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Fly earth image with competition from 2020 astronomy photographer


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The prestigious Insight Investment Astronomy Photographer of the Year competition has announced the winning photographs of its 2020 competition. From galaxies and star-nebulae through planets, auroras and annoying satellite trails, these photos remind us that the Earth is a strange one Blur In the vastness of space.

It’s the 12th Conducting the photo contest, which is managed by Royal Observatory Greenwich in association with BBC Sky in Night Magazine and Insight Investments. For this year’s competition, judges had to do more work and 5,000 entries were collected. Six continents.

French photographer Nicolas Leafadex’s stunning photo of the Andromeda galaxy (pictured above) gave him the overall top prize of £ 10,000 ($ 12,860). From the creation of Lefudex it appears as if the Andromeda galaxy — our own nearest galaxy — is at arm’s length, even if it is 2 A million light years away. The photographer created this tilt-shift effect by 3D-printing in a part that held the camera at a prominent angle, while the blurring effect was created by defocusing the outer edges of the photo.

The green lady

Ye Northern Lights, detonated by German photographer Nicholas Roemmelt in Norway, explosion In green, blue and pink, it reveals a hidden figure.

Tyco Crater Region with Colors

Winning image for our Moon category.

Winning image for our Moon category.
The image: Ellen Pillu (France)

This vivid composite photograph, taken by Ellen Pillu, reveals the hidden colors of the Tycho crater on the moon. Clay colors, although faint near the eye, are formed by metal oxides that are embedded within small balls of glass across the lunar surface. Blue areas are rich in titanium oxide, while red areas are high in iron oxide.

Liquid incense

This incredibly detailed view of the Sun’s surface, seen during its solar minimum, was captured by YuK Photographer Alexandra Hart. Each of those convection cells is seen in the photo which is about 600 miles (1,000 km) across.

Technology gel

This image, captured by Rafael Schmoll, is a perfect – though unfortunate – example of how satellites are increasingly making it difficult for photographers And Astronomers To gaze at an unbroken sky. Here, Alberio sits double star On the back of a set of satellite trails, which appear to be taking longer –Display photos.

Photographing the sky

Polar night, as seen by photographer Thomas Cast in Finnish Lapland. It looks unreal skyscape Similar to the outside of a Monet painting, but the dramatic effect is produced by polar stratospheric clouds. Ironically, the cast was actually looking to clear the sky at night, when this incredible scene suddenly appeared.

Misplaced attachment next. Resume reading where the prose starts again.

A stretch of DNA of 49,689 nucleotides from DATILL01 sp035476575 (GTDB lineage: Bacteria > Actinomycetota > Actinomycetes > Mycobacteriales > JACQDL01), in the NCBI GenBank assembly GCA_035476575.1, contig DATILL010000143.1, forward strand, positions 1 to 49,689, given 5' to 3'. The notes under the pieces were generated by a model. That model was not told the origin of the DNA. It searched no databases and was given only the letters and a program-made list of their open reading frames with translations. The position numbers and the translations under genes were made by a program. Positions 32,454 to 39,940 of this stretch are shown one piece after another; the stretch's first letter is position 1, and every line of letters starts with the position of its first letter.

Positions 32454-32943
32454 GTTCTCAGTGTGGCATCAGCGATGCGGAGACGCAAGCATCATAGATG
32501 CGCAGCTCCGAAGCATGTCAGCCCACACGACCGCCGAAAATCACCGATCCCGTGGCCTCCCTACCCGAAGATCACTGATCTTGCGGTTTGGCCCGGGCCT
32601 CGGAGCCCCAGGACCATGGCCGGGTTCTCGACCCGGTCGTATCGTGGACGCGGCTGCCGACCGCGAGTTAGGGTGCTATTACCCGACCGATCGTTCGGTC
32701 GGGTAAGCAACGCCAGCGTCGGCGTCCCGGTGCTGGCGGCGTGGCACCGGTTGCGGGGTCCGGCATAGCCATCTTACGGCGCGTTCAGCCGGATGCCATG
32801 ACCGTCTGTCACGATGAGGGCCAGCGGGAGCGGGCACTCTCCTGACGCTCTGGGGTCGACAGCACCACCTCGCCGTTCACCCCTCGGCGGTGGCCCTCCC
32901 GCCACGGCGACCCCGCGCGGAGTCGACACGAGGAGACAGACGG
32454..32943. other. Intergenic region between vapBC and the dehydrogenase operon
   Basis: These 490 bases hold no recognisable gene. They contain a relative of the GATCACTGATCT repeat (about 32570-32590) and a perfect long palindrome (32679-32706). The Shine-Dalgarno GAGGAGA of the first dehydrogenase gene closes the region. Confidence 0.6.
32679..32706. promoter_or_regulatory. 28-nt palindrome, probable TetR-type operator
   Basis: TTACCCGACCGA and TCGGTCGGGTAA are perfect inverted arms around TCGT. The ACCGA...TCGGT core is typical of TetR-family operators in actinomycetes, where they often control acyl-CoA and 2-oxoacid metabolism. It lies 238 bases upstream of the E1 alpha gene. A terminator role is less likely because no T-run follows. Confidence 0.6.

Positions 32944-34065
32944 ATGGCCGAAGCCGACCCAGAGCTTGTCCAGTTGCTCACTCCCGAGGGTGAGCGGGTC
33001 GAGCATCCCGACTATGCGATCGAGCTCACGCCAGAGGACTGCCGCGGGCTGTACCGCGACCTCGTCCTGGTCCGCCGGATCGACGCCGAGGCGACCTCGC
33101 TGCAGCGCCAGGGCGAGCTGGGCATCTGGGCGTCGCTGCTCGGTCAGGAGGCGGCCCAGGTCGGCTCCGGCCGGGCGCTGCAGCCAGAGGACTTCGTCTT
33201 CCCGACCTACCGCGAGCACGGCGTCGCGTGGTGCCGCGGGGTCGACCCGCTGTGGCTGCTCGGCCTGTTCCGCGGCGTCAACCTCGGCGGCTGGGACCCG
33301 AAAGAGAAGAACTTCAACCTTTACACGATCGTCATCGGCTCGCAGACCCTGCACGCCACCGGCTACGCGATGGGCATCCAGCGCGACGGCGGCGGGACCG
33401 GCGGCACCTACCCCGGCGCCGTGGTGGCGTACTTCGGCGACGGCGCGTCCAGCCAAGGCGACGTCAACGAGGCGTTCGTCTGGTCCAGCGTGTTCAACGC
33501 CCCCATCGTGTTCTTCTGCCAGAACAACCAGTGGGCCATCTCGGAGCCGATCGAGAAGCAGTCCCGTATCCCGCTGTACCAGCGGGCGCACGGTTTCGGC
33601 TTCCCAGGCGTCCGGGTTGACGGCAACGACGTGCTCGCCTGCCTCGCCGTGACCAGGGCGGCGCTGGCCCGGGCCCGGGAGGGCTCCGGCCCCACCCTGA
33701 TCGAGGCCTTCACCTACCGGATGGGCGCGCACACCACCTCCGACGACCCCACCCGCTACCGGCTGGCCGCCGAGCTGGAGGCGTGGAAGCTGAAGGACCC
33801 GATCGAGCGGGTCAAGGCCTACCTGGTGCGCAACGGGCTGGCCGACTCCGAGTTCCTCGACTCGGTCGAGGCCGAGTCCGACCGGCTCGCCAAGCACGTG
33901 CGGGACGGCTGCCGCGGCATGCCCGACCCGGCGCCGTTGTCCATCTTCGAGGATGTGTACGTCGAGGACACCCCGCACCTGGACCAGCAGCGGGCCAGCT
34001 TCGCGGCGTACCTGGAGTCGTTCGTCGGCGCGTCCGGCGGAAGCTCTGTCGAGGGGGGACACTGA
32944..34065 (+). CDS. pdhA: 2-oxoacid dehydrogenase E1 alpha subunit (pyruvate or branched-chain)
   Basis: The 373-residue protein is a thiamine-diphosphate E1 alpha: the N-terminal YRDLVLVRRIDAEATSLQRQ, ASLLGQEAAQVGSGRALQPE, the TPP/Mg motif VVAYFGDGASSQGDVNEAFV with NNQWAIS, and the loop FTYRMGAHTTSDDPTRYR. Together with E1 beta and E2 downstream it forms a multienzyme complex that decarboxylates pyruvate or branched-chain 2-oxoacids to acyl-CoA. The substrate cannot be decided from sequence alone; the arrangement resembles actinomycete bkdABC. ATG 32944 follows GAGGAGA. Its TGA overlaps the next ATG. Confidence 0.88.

Space between us

Polish photographer zukasz Sujka broke this unusually close combination of Jupiter and the Moon on October 31, 2019. Sujka said he wanted to “show the vast emptiness and the shape of the space, which is why there is a lot of ‘no’ between the two major parts of the image,” he said in a press release.

Cosmic inferno


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Winner of the Stars and Nebula category.

Winner of the Stars and Nebula category.
The image: Peter Ward (Australia)

A unique false color view of NGC 3576, In which stars have been removed from this nebula by photographer Peter Ward. The aim of the exercise was to simulate images of Australian wildfires in 2019 and 2020.

Four planets and the moon

Winner of youth competition category.

Winner of youth competition category.
The image: Alice Fock Hang (Reunion)

At the age of 11, Alice Falk Hang won the top prize in the Young Competition category. His stunning photo shows the Moon, Venus, Mercury, Jupiter, Saturn and several major stars above the Indian Ocean, including Alpha Centauri on the left and Antares in front of the Milky Way galaxy.


A remarkable scene from the California Nebula or NGC 1499, in which photographer Bens Toth attempted to preserve to the greatest extent possible the original colors of this star-forming region.

NGC 3628- with 300,000 lightsyear-Long ask

It took photographer Mark Hanson five years to create this stunning image of the Galaxy NGC 3628, achieving the highest exposure in 2019. The purpose and primary challenge of this mosaic image was to show the giant tail of a galaxy measuring 300,000 light-years. In length.

AZURE Vapor Tracer

It is not an alien invasion, but it is also not a completely natural phenomenon. This sight, drawn by Yang Suti in Arctic Norway, captures the bright remains of the Oronal Zone Upping Rocket Experiment (Azure), in which rockets launched from the Endoya Space Center scatter gas trailers to check for winds in the Earth’s upper atmosphere. -Bitten.

All winning entries will be displayed at the National Maritime Museum starting on October 23, 2020.